The concept of earning interest on money in the bank is so deeply ingrained into economic life that few people even know that the opposite can happen too: Banks can take a percentage of cash from your account in the form of negative interest rates, under certain conditions.
Normally, this doesn’t happen. Banks want your cash, and pay you interest on it, because the more deposits they have, the more they can lend it to others who pay them even more on their investments.
But interest rates in Europe are so close to zero — and economic activity is so sluggish — that some central bankers are seriously discussing whether they should drive interest rates into negative territory in the future, as a sort of economic punishment for not spending money. The theory is that if you are deterred from keeping cash in the bank you’ll withdraw it and spend some of it, thus creating economic growth.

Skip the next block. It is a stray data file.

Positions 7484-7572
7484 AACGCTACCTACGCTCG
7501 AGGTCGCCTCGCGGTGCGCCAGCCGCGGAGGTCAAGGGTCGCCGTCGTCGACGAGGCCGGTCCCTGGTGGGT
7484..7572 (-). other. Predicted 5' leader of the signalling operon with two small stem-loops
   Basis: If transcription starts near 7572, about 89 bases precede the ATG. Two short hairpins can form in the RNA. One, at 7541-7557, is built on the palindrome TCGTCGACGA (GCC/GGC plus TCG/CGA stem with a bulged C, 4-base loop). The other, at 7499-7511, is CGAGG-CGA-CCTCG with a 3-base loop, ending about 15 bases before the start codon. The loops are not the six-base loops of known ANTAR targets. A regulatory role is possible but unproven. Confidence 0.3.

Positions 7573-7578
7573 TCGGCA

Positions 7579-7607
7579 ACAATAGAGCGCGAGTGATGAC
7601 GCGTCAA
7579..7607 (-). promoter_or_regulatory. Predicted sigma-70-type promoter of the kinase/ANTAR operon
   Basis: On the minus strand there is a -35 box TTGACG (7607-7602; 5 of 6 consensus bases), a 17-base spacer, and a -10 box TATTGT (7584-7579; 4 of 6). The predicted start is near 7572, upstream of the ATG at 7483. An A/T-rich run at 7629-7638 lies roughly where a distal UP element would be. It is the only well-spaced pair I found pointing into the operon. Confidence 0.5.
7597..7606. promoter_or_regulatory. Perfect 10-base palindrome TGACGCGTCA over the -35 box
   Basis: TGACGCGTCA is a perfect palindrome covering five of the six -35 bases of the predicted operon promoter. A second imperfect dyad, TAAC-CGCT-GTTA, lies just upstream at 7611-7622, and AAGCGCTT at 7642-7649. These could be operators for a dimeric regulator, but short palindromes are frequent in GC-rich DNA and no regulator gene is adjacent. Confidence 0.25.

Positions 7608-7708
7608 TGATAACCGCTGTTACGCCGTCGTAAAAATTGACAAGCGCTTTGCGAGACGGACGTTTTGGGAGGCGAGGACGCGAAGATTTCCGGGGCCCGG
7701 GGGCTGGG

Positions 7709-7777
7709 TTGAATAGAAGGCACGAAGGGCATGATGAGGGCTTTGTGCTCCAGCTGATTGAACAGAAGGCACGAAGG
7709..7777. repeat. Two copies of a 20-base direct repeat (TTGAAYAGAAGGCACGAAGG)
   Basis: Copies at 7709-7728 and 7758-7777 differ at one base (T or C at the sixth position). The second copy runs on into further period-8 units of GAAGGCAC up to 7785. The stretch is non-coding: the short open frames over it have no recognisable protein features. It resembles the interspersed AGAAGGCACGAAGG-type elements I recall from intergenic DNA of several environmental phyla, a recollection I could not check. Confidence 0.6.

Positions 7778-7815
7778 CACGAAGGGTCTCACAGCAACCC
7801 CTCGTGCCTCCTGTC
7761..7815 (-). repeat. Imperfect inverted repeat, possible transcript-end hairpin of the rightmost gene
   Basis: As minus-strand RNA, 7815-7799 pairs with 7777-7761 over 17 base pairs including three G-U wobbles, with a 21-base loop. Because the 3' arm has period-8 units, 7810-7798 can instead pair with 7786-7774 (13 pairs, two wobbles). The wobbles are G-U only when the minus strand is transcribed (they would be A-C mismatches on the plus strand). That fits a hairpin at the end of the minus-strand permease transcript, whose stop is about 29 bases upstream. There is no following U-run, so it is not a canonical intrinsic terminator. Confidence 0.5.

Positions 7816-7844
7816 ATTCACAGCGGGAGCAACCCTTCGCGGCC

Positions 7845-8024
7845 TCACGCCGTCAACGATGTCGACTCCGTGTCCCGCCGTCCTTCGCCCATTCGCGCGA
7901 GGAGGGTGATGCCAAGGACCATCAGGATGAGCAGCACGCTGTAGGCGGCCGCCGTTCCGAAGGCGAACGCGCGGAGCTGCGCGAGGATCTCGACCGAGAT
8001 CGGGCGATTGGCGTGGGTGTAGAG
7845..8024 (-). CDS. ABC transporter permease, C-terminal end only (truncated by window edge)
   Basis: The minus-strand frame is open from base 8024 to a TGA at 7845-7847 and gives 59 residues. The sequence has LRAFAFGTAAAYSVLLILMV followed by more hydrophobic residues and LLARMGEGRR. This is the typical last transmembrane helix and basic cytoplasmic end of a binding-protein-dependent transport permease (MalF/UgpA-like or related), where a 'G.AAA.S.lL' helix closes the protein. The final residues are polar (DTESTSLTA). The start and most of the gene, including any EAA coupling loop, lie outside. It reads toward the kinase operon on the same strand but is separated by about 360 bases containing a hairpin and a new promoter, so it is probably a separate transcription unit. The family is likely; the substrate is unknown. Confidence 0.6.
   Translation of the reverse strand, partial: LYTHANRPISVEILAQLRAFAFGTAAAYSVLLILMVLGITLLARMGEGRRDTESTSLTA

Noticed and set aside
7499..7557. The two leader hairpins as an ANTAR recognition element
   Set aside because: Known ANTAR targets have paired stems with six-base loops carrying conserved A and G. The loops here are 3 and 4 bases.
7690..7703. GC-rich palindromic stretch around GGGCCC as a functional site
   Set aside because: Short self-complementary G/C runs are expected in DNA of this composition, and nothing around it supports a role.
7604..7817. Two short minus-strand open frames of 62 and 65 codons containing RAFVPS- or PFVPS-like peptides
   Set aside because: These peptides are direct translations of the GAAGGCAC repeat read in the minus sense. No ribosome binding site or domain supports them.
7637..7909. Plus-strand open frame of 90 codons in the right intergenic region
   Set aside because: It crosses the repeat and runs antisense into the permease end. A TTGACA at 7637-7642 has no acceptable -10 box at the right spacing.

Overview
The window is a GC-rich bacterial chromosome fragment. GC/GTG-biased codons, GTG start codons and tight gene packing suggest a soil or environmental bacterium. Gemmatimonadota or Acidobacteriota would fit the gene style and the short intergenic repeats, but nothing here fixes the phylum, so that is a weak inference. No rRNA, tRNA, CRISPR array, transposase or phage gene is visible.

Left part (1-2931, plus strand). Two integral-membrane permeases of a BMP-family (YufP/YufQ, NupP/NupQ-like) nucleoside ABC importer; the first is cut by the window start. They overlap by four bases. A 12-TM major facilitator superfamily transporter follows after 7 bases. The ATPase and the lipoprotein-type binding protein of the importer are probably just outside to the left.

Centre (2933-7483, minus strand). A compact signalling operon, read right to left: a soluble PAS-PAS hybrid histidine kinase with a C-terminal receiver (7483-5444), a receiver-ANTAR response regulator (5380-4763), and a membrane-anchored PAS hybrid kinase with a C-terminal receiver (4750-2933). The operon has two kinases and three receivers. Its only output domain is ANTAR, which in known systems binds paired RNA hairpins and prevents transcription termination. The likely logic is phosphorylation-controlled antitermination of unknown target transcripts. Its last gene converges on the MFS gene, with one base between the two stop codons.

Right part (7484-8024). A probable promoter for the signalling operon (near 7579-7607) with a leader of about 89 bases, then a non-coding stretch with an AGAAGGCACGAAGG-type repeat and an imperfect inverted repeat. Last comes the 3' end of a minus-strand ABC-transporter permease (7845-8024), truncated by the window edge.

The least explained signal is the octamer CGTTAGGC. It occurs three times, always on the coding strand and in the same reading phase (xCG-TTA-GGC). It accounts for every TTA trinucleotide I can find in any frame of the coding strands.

Europe’s central banks and the US Federal Reserve have kept interest rates near zero for years now in the hopes of making money cheap to borrow. The intent is that because it costs next to nothing to borrow money, you’ll take advantage of that and invest it in anything that pays more than a 0% return. That usually creates inflation too, as the influx of cheap, new cash devalues the existing stock.
But inflation is nowhere to be seen. The price of oil has fallen dramatically, making anything that requires fuel cheaper. And with prices falling, people hold off on spending today because they know their money will be worth more tomorrow. That lack of economic activity despite the cheapness of lending is exactly what is holding the economy back.